China conducts nuclear fusion experiment for 'artificial sun'

WION Web Team
Beijing, ChinaUpdated: Dec 23, 2021, 05:42 PM IST

The Experimental Advanced Superconducting Tokamak (EAST), a nuclear fusion reactor and a respresentativa image of the "artificial sun" Photograph:(Agencies)

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The experiment aims at making the artificial sun or the auxiliary heating system 'hotter' and more 'durable' 

China has conducted a nuclear fusion experiment towards the advancement of its ''artificial sun.''

The Hefei Institute of Physical Science kicked off the Experimental Advanced Superconducting Tokamak (EAST) heating system this month as per state media Xinhua News Agency.

The experiment aims at making the artificial sun or the auxiliary heating system ''hotter'' and more ''durable.'' 

China has already spent around 6 billion yuan ($893 million) on a large doughnut-shaped installation known as a tokamak, which uses extremely high temperatures to boil hydrogen isotopes into a plasma, fusing them together and releasing energy. 

If that energy can be utilised, it will require only tiny amounts of fuel and create virtually no radioactive waste.

“Five years from now, we will start to build our fusion reactor, which will need another 10 years of construction. After that is built we will construct the power generator and start generating power by around 2040,” said Song Yuntao, deputy director of the Institute of Plasma Physics at the Hefei Institute of Physical Science.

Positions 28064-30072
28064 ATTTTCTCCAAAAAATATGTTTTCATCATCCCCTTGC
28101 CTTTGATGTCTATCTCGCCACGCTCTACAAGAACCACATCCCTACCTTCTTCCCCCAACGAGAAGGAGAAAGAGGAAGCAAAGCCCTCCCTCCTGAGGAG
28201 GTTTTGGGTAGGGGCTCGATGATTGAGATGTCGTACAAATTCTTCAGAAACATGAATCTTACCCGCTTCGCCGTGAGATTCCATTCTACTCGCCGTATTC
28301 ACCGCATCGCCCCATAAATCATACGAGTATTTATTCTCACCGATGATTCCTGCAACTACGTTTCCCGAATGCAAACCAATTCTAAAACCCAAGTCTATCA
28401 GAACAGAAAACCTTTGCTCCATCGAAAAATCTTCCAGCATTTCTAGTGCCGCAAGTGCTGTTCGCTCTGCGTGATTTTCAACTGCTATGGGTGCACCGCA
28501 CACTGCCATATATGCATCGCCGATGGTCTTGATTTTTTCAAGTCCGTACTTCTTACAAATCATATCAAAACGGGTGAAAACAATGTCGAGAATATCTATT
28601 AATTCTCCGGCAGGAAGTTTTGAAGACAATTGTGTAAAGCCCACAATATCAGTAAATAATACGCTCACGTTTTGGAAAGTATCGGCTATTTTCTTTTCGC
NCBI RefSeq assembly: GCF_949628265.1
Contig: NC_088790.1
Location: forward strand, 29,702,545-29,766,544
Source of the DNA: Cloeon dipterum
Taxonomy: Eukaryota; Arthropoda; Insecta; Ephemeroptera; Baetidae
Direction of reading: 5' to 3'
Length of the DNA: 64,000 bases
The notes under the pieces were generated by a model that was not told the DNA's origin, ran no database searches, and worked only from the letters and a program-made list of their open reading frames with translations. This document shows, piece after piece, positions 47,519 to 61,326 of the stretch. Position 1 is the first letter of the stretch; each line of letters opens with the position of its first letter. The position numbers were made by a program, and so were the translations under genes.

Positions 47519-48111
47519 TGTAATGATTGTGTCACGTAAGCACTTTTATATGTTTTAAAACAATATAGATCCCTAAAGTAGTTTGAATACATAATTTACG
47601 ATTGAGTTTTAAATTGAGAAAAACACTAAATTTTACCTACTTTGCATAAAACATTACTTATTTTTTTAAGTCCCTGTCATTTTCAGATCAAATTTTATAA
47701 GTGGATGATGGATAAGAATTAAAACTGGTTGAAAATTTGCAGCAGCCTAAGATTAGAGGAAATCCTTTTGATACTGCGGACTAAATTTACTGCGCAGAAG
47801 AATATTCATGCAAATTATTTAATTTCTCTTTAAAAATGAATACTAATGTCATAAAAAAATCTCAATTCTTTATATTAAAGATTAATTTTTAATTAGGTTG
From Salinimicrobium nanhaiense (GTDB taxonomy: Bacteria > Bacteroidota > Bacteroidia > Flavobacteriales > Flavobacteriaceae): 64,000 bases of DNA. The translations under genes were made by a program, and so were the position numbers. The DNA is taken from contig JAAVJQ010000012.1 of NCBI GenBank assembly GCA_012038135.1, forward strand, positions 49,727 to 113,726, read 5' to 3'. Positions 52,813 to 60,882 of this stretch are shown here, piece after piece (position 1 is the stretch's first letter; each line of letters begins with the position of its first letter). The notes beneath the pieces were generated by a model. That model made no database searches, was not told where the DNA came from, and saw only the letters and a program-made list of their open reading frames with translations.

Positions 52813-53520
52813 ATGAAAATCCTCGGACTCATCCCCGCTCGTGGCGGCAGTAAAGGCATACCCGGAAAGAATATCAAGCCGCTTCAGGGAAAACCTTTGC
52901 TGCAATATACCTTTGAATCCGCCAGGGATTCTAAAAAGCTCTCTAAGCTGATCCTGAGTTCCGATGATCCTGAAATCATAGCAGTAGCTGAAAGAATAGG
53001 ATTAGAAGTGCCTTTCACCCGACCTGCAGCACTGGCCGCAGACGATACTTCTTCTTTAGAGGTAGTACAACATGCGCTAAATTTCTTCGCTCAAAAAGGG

The process of nuclear fusion is replicated in the EAST heating system that became operational in 2006.

It broke a record in June this year when it reached a temperature that is ten times hotter than the sun. It had reached a peak temperature of 160 million degrees Celsius.

China is preparing to restart its stalled domestic nuclear reactor program after a three-year moratorium on new approvals, but at a state laboratory in the city of Hefei, in China’s Anhui province, scientists are looking beyond crude atom-splitting in order to pursue nuclear fusion, where power is generated by combining nuclei together, an endeavor likened by skeptics to “putting the sun in a box”.

China has been researching fusion since 1958, but at the current stage, it is still more about international cooperation than competition, Song said. The country is a member of the 35-nation ITER project, a 10-billion euro ($11.29 billion) fusion project under construction in France.

China is responsible for manufacturing 9 percent of ITER’s components, and is playing a major role in core technologies like magnetic containment, as well as the production of components that can withstand temperatures of over 100 million degrees Celsius (180 million degrees Fahrenheit).

ITER is scheduled to generate first plasma by 2025. A demonstration reactor will then be built, with the aim of creating 500 megawatts of power from just 50 megawatts of input, a tenfold return on energy.

(With inputs from agencies)